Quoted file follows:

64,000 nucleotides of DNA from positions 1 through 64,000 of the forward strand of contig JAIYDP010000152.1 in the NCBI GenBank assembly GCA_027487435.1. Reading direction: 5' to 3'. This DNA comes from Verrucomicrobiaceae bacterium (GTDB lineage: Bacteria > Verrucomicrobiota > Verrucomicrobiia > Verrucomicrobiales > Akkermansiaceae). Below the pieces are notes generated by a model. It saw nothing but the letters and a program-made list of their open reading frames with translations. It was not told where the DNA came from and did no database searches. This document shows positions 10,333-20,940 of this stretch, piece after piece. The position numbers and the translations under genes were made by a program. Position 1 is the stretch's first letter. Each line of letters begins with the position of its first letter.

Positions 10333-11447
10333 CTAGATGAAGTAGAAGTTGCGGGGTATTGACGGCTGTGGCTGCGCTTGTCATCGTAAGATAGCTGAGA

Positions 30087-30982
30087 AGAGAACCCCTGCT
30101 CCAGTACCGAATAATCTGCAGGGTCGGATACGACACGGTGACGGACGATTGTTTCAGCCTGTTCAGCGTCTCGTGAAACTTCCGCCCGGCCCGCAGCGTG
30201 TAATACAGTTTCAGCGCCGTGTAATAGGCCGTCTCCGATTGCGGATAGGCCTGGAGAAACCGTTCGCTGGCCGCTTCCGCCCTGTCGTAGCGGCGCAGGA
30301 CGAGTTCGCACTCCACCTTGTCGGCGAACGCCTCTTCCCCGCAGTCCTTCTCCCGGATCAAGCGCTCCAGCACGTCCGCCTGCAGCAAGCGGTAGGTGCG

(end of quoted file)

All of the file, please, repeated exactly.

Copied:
64,000 nucleotides of DNA from positions 1 through 64,000 of the forward strand of contig JAIYDP010000152.1 in the NCBI GenBank assembly GCA_027487435.1. Reading direction: 5' to 3'. This DNA comes from Verrucomicrobiaceae bacterium (GTDB lineage: Bacteria > Verrucomicrobiota > Verrucomicrobiia > Verrucomicrobiales > Akkermansiaceae). Below the pieces are notes generated by a model. It saw nothing but the letters and a program-made list of their open reading frames with translations. It was not told where the DNA came from and did no database searches. This document shows positions 10,333-20,940 of this stretch, piece after piece. The position numbers and the translations under genes were made by a program. Position 1 is the stretch's first letter. Each line of letters begins with the position of its first letter.

Positions 10333-11447
10333 CTAGATGAAGTAGAAGTTGCGGGGTATTGACGGCTGTGGCTGCGCTTGTCATCGTAAGATAGCTGAGA

Positions 30087-30982
30087 AGAGAACCCCTGCT
30101 CCAGTACCGAATAATCTGCAGGGTCGGATACGACACGGTGACGGACGATTGTTTCAGCCTGTTCAGCGTCTCGTGAAACTTCCGCCCGGCCCGCAGCGTG
30201 TAATACAGTTTCAGCGCCGTGTAATAGGCCGTCTCCGATTGCGGATAGGCCTGGAGAAACCGTTCGCTGGCCGCTTCCGCCCTGTCGTAGCGGCGCAGGA
30301 CGAGTTCGCACTCCACCTTGTCGGCGAACGCCTCTTCCCCGCAGTCCTTCTCCCGGATCAAGCGCTCCAGCACGTCCGCCTGCAGCAAGCGGTAGGTGCG